Redskins corner Kendall Fuller quiets talkative Larry Fitzgerald

LANDOVER, Md. -- The question -- and the timing of it -- surprised Washington Redskins corner Kendall Fuller, who did not anticipate Larry Fitzgerald doing a whole lot of talking. Yet, there was Fitzgerald early in the game striking up a conversation. This wasn’t about talking trash; it was about, well, Fuller wasn’t quite sure.

In the first quarter of Washington’s 20-15 win over the Arizona Cardinals on Sunday, Fitzgerald started talking to Fuller, which eventually led to a funny exchange with Redskins safety D.J. Swearinger, Fitzgerald's former Cardinals teammate.

“Larry likes to talk to you during the game,” Fuller said. “My brother is a big golfer and me and my brother [Kyle] were out in Arizona, so they probably went golfing. So he asked me, ‘You gonna be golfing this summer?’ The first time I answered it and told myself if he says something to me again, I ain’t going to say nothing back.”

That prompted Swearinger to get involved.

“Larry’s always trying to talk,” said Swearinger, who played last season with Arizona. “He’s always trying to talk in the middle of the play. It got to a point where I was like, ‘Larry, shut up and go back to the huddle. Stop trying to ask questions, trying to clown people.’ He’s just a funny guy. That’s Larry. He was like, ‘Man, you changed. The money changed you.’ I’m like, ‘I’m playing football. I’m not trying to talk to you. We can be friends after the game.’”

Fuller and Swearinger both helped defend Fitzgerald on Arizona’s final play from scrimmage, a fourth-and-10 incompletion on which Fuller’s coverage forced a throw behind Fitzgerald -- and Swearinger hit him after the ball arrived.

In the bigger picture, Sunday was another day in a strong season for Fuller. He was called for a pass interference penalty versus Fitzgerald in the fourth quarter, but overall he did what he’s done all year: defend well in the slot. The Redskins, if nothing else, have found a strong corner in the second-year pro.

“The way Kendall is playing, he’s one of the top one or two cornerbacks in the nickelback position in the game right now,” Redskins corner Josh Norman said. “It’s amazing to see how he’s transformed. His first year was a struggle and now he’s picking it up and becoming an elite cornerback in that slot position.”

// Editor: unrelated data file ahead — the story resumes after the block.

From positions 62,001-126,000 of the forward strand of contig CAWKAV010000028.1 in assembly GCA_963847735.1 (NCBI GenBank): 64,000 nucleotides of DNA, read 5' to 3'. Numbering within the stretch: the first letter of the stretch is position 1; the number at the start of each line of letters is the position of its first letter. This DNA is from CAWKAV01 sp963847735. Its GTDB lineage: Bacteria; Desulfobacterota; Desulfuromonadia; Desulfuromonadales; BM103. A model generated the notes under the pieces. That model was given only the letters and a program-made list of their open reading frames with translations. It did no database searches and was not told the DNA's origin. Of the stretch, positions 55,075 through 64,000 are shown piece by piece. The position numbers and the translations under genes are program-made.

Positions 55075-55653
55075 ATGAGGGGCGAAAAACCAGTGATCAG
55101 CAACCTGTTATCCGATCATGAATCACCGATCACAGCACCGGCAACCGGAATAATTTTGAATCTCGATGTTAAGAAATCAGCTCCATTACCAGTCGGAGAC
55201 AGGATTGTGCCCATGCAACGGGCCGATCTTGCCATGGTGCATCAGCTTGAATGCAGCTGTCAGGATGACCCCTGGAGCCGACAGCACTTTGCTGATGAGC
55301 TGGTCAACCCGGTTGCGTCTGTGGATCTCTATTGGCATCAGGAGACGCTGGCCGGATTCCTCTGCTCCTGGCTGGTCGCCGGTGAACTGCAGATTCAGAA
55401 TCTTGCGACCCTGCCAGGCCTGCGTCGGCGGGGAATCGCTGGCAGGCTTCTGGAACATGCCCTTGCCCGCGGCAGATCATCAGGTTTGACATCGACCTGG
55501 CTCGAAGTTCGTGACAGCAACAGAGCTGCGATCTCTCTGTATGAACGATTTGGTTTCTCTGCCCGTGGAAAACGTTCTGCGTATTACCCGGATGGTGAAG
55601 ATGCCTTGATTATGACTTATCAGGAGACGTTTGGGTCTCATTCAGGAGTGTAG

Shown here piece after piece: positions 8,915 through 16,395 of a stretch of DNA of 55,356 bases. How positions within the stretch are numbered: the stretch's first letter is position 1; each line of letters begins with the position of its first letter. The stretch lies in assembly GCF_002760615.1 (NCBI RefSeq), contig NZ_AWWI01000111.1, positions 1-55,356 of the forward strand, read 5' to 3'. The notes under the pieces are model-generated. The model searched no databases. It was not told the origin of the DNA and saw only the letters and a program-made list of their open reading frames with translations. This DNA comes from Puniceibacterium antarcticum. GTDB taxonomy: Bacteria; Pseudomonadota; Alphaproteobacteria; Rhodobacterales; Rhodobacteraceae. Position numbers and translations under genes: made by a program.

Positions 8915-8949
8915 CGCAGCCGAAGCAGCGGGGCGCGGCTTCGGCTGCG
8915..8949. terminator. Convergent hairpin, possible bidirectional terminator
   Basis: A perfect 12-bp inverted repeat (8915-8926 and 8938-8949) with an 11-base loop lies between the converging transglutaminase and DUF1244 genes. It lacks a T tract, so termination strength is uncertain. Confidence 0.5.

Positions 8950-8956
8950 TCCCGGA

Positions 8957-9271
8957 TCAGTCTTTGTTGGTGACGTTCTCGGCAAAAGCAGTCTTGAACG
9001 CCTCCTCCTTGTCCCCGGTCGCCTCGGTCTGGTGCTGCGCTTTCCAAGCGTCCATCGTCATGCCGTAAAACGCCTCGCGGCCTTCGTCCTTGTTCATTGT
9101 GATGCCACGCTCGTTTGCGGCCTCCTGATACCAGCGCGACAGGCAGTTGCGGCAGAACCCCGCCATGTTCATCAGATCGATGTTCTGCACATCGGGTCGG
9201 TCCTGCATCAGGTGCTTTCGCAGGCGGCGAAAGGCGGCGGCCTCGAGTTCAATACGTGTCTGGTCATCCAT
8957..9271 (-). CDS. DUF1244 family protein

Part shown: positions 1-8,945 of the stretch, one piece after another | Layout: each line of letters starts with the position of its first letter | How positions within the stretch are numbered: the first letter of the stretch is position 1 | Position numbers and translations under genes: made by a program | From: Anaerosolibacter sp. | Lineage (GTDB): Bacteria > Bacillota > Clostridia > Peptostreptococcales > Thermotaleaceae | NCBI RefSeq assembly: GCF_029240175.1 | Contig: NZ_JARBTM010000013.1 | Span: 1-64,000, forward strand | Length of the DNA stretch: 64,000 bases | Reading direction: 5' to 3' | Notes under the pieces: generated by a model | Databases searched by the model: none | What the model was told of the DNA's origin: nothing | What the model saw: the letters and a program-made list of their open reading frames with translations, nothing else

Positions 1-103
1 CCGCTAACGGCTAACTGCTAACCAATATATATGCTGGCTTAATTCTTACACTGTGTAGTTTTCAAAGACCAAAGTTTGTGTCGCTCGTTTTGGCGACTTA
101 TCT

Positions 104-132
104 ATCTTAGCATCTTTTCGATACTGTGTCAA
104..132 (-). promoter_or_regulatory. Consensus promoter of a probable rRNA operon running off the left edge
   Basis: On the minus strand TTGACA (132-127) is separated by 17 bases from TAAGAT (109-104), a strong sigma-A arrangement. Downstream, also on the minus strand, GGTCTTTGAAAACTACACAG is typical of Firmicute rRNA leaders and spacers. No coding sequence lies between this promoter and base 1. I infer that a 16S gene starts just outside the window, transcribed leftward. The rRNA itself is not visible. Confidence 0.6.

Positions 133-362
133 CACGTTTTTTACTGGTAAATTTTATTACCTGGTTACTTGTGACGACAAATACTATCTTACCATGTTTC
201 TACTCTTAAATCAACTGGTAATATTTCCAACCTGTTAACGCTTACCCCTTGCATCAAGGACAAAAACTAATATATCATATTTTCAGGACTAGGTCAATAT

It’s hard to know which young players will factor into the Redskins’ future. Defensive lineman Anthony Lanier had a strong game with a sack, three passes batted down and two quarterback hurries. But he also has to improve at stopping the run and the Redskins want more consistency overall. Yet he flashed in a big way.

For Fuller, it hasn’t been about flashing. It’s been about consistency.

“He’s been amazing,” Swearinger said. “Regardless of what he’s been doing in the slot, whether it’s the run game or covering, he’s making the open-field tackle. He’s going to get the screen.”

In the win at Seattle on Nov. 5, Fuller intercepted a pass that summed up what he does well. It was a slant route, but Fuller anticipated the route, broke hard and picked it off. He's known for his work habits -- he grew up around brothers who also played in the NFL, then credited watching others such as DeAngelo Hall, Norman and Swearinger prepare. Fuller has soaked it all in.

“You’ve got to study to put yourself in that position,” Redskins secondary coach Torrian Gray said earlier this season. “If you anticipate right, most guys will still not make that interception. So to plant and drive, you have to commit to it and he committed to it. Most guys know that play is coming, but maybe they don’t commit to it. They maybe break it up, but they don’t intercept it. That just shows a confidence and growth to finish that play.”

And you see that when Fuller sprints to stop a receiver screen, as he did twice Sunday. But it was fun for him to face Fitzgerald, whom he remembered seeing in college at Pitt while his older brother, Vinny, played for Virginia Tech.

“After the game, I came in and was like, ‘Dog, that was fun going against a Hall of Famer,’” Fuller said. “During the game it’s just another number in front of me.”

One who tried to get inside his head.

“I don’t think he’s trying to distract you, I think he’s trying to make you think,” Fuller said, “like, ‘All right, is he trying to get in my head now or just talking?’”

After the pass interference penalty, Fitzgerald extended his hand to Fuller.

“I didn’t know how I felt about that,” Fuller said. “It was kind of like, ‘You got a play on me but you’re helping me out.’ I thought about it but I reached my hand out.”

But he and the Redskins got the last word.